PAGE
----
US Naval Training Center - Anchor Yearbook (San Diego, CA)

 - Class of 1953

Page 14 of 96


US Naval Training Center - Anchor Yearbook (San Diego, CA) online yearbook collection, 1953 Edition, Page 14 of 96
Page 14 of 96

US Naval Training Center - Anchor Yearbook (San Diego, CA) online yearbook collection, 1953 Edition, Page 13
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Page 14 text:

N4 t' anchorages in San Diego Bay were deepened and 130 acres of filled land were added to the eastern boundaries of the station. By 1941 Camp Luce had been completed, and the construction of Camps Mahan, Decatur, and Farragut was already well under way when the Japanese attacked Pearl Harbor. Virtually all this construction work was completed by September, 1942, when the capacity of the station had reached its wartime peak of 33,000 men, 25,000 of whom were recruits. The period of recruit train- ing during World War II varied between three weeks and seven weeks. In April, 1944, the Secretary of the Navy changed the status of the Training Station to that of a group command and redesignated it the U. S. Naval Train- ing Center, San Diego. Under the Center Com- mander were established three subordinate com- mands: The Recruit Training Command, The Service School Command and the Administrative Command. The years immediately following World War II saw a considerable reduction in population of the - -We ' X bpcrfff Xaufailzgq """"'lsv.,,, n Gate, Naval Training Center Training Center despite a post-war expansion of the Service Schools, and by the end of 1949 the pop- ulation of the Center had dropped to a twenty-year low of 5,800 men. Six months later, when the Com- munists invaded the Republic of Korea, an imme- diate expansion of all Naval training activities took place and by September of 1950 the Center was again operating at nearly full capacity. During the early months of the Korean conflict it became apparent that the demand for trained per- sonnel in the rapidly growing Pacific Fleet would require further expansion of this training center. Accordingly, steps were taken by the Navy Depart- ment to reactivate Camp Elliott, formerly a World War II Marine Corps training camp which is lo- cated ten miles north of San Diego on Kearny Mesa. On 15 January 1951 Camp Elliott was placed in commission as Elliott Annex of the Naval Training Center for the purpose of conducting the primary phases of recruit training. In March, 1953, in line with the planned reduction in size of the Navy, training at Elliott Annex was discontinued and it was placee of Ops there. Lat S0I'ne 3 trainir TCCruiw lallfl lf 51X col claggrc the Ill With I ing Q, darieg In Elaine' Ullltgf 00111111 poflali . llfitivf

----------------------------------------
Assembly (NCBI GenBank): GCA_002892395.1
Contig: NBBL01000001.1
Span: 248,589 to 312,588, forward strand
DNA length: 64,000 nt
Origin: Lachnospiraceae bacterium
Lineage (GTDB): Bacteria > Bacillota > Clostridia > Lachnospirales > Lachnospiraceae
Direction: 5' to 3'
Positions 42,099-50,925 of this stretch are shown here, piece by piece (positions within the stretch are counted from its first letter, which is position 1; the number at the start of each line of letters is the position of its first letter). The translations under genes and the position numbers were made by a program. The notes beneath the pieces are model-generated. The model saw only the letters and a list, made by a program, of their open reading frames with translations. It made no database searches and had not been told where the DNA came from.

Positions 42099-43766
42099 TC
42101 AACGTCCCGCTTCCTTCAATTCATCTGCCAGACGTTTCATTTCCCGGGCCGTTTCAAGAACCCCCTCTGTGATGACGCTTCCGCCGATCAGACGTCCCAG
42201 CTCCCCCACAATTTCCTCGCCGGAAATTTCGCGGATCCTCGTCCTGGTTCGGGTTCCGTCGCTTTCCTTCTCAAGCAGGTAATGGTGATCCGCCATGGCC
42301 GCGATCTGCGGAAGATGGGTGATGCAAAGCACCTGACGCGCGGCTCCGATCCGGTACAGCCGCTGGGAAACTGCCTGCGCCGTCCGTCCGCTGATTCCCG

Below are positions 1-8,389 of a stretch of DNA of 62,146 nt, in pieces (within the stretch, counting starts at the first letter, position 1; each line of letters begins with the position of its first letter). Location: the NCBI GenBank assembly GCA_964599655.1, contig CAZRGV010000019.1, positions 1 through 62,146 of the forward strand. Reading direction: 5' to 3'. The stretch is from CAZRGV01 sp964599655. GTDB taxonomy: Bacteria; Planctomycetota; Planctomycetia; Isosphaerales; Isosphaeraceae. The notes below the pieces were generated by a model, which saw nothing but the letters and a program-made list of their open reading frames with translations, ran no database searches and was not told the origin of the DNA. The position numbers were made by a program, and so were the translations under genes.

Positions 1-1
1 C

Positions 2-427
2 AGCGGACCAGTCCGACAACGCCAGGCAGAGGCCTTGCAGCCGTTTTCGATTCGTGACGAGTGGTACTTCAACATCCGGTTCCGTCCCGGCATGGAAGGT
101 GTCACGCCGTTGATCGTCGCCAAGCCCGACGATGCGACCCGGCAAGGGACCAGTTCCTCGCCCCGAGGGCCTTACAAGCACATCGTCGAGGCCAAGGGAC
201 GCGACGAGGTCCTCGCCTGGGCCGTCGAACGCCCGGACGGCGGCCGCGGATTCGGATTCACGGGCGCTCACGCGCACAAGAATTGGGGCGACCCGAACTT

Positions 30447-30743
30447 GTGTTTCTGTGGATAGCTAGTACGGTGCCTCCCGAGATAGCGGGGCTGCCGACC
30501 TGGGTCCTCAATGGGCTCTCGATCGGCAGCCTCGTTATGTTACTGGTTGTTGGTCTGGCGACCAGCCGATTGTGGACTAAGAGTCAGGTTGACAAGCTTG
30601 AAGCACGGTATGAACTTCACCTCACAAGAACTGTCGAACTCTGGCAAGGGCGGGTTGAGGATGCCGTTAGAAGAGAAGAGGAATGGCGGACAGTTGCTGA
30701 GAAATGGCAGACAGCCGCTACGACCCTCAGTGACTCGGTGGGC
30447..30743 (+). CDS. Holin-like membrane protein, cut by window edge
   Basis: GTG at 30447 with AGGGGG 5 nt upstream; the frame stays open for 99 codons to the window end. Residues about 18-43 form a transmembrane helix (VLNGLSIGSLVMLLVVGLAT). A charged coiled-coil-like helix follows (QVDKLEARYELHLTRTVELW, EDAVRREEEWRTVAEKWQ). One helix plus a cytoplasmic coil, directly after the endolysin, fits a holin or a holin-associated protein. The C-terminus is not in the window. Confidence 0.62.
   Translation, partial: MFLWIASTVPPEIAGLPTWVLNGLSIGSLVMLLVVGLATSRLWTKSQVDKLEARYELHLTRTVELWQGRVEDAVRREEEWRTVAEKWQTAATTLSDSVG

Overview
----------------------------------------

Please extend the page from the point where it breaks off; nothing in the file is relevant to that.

Page 13 text: